“Specter of Seduction,” by Carolyn Haines

Carolyn Haines

Reviewed by Claire Hamner Matturro

In Specter of Seduction (KaliOka Press, November 2017),” the third book in Carolyn Haines’s Pluto Snitch series, human villains, living and dead, and a demon from another sphere collide with force and sparks. At the center of the storm, a talented young girl child appears to be possessed, or merely precocious—or possibly both, or worse.

Set in Mississippi during Prohibition, in a post-World War I era still shadowed in the Deep South by the War Between the States, Specter of Seduction is a skillfully written cross of classic mystery and classic ghost story. The haunted house aspects are so vivid and edge-of-your-seat that readers might begin yelling at the child and the protagonist: “Do not go back inside that house.”

In other words, Specter of Seduction is evocative, compelling, chilling and classic Carolyn Haines at her finest.

As with the prior novels in the Pluto Snitch series, the protagonist, twenty-something Raissa James, is a former school teacher, a budding author, a war widow—and an investigator into the spirit world. Raissa can see the dead. She is aided in her adventures into the spectral world by Reginald Proctor, her partner in their spanking-new private investigation agency, Pluto’s Snitch. As Reginald explains in a prior book, House of Memory, “For those who aren’t familiar with the slang of the day, snitch means private investigator, and for those who enjoy mythology, Pluto was the god who ruled the land of the dead. Hence our clever name!”

Armed with her inherited gift of seeing the dead, plus her quick and curious mind, Raissa travels to Waverly Mansion in Mississippi, with Reginald in tow. (A quick footnote: Waverly is an actual restored antebellum house near West Point, MS, which is believed to be haunted by several ghosts, and the house and grounds are opened to the public). In the novel, Waverly is abandoned after the War Between the States, and the deteriorating mansion develops a reputation among nearby college students as haunted—but with a twist. Women brought to the grounds are said to be driven nearly wild with sexual desire due to the spirit or spirits haunting the remote house.

A bootlegger and his prim wife purchase Waverly and are in the process of restoring it when their eight-year-old daughter, Amanda, becomes oddly afflicted. The new owners ask Raissa and Reginald to stay at the mansion and help Amanda. Raissa sees at once that Amanda acts far too mature for her tender age. The child has a world-weary, seductive quality that makes at least one acquaintance suspect she has been sexually abused. Since the child’s father is a bootlegger, and a target of the local sheriff, this acquaintance casts her suspicions on him.

Amanda might be possessed at times, or at least befriended, by a ghost named Nan. An unwanted child who died at Waverly during the War Between the States, Nan is now trapped in the unhappy house. She, like Amanda, is lonely in the remote setting. The connection between Nan and Amanda evolves much as a friendship between lonely human children would develop.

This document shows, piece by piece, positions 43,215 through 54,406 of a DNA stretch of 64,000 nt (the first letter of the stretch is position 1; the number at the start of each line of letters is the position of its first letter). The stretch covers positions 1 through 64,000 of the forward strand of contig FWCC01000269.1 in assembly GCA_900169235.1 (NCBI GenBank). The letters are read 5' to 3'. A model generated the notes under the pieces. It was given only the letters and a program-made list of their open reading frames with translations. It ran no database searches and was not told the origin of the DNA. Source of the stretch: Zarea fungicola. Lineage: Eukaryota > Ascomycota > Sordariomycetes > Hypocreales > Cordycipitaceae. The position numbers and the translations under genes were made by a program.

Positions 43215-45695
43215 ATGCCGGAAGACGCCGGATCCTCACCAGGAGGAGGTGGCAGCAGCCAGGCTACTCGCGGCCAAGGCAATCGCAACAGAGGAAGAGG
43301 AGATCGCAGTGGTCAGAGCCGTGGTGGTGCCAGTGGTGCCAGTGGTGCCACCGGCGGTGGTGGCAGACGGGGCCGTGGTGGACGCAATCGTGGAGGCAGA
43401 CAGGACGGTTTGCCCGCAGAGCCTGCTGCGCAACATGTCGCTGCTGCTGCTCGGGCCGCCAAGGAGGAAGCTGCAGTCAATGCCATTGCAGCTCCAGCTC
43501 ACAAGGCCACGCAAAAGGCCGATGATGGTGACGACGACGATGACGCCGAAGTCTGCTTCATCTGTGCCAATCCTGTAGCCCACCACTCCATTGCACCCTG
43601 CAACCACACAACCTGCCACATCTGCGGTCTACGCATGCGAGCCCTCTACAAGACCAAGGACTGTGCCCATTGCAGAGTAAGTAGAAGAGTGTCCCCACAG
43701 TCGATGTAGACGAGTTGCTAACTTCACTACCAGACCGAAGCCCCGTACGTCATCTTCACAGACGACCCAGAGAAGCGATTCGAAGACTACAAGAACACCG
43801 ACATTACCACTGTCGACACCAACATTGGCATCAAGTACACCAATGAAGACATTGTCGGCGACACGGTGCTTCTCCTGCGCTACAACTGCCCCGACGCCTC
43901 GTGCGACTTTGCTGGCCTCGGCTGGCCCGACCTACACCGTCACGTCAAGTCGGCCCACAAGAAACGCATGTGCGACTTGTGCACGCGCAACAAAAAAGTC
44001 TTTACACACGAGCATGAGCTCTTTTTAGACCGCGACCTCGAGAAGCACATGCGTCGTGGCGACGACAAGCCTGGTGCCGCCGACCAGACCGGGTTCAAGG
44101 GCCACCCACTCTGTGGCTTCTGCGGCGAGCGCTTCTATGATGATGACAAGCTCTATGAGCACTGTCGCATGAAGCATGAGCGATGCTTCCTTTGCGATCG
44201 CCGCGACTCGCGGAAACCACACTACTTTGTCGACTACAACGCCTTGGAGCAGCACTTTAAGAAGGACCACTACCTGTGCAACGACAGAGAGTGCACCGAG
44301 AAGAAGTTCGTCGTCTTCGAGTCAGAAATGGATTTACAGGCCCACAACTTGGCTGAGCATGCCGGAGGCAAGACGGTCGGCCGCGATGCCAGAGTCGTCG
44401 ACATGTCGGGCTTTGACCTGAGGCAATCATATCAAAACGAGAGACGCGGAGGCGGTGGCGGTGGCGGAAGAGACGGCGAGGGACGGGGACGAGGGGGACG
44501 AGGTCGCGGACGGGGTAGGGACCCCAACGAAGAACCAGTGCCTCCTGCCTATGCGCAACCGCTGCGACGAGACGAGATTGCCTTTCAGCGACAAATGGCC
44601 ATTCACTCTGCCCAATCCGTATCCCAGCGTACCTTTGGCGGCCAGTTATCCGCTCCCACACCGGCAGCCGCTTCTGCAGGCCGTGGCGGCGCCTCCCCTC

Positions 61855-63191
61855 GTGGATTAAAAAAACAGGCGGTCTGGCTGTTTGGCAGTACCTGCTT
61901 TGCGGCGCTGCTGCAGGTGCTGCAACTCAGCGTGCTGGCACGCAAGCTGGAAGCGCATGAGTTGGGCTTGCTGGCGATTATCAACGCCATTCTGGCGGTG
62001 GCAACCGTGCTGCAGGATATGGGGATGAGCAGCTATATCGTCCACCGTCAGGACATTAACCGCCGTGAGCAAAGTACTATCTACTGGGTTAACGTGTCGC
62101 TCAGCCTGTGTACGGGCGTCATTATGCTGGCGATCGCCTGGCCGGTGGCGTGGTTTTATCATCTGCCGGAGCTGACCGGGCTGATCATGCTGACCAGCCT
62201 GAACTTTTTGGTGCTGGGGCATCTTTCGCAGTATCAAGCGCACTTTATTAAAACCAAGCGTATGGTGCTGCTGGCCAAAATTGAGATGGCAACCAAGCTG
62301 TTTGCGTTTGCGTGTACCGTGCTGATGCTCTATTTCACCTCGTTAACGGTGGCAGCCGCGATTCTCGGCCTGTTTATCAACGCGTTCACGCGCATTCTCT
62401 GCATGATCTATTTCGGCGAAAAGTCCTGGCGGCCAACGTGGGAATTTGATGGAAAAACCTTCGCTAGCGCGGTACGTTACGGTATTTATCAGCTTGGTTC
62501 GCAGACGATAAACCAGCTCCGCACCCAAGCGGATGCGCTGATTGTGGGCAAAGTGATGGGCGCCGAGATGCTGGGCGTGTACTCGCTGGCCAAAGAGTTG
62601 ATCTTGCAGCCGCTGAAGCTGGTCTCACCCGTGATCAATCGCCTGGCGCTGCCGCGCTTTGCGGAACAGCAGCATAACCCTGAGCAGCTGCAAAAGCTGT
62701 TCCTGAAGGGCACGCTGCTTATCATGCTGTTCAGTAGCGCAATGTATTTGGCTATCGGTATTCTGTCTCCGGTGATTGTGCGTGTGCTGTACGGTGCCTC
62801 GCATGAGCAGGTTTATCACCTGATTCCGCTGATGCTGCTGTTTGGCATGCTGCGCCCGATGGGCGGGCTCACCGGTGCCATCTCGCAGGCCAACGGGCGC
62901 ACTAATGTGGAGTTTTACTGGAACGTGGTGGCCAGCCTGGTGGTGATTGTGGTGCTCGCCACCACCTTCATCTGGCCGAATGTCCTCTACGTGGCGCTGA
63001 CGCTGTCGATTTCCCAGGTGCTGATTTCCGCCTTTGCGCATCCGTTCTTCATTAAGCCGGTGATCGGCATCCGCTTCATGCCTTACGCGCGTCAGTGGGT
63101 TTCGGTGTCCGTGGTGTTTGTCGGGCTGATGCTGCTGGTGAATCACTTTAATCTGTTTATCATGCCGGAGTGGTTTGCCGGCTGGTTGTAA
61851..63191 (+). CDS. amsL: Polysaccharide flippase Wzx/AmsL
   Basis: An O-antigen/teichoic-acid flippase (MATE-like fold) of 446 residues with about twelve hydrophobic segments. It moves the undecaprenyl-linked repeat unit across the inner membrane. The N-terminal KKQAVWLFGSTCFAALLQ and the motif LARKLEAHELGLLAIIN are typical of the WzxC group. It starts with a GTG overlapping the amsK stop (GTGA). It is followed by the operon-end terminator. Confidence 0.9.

Amanda aspires to become a great horsewoman and displays great skills in riding and jumping her horse. Yet her mother (and much of so-called polite society) disapproves of such unfeminine behavior. (This is during the era that “ladies” rode side-saddle.) Amanda’s mother is a sweet, but frail woman of surprisingly staid cultural beliefs given her husband’s line of illegal work and wants her daughter to behave like a young lady. A governess and a horse trainer, plus a gardener and cook who both used to be slaves on the plantation, and a host of reappearing college students who trespass seeking sexual adventures round out the human cast.

Equal in importance—and intrigue—are the former residents of Waverly, now all long dead. A violent and tragic back story of this family during the War Between the States is gradually revealed which explains Nan—but not (yet) the second and by far more malevolent spirit. A demon more than a ghost, the spirit threatens to possess Amanda and Raissa. As Raissa fights in the spirit realm to save both herself and the child, a college student is murdered, followed quickly by a second savage murder. Raissa fears she is facing both a violently strong succubus and a vicious human killer.

Haines once again spins a Southern Gothic ghost story so wonderfully complex that when the human villains are finally exposed on the last pages, it’s a total surprise, yet nonetheless makes perfect sense. That is, the climactic end is unforeseeable, yet somehow inevitable—a perfectly satisfying ending to a gripping book.

A gifted storyteller, Haines writes with a direct, crisp style that is at once lyrical and often sensual. As the menace and dangers build, the pacing and tension increase exponentially. And, when the suspense and characters are so compelling, as in Specter of Seduction, one might lose track of the fine quality of the writing itself. But this is a book that shines with refined, sharp prose. Haines has a poet’s ear for language and knows how to utilize words to set a tone, evoke a feeling, and capture a moment.

This is a great read—one you will not be able to put down once you start.

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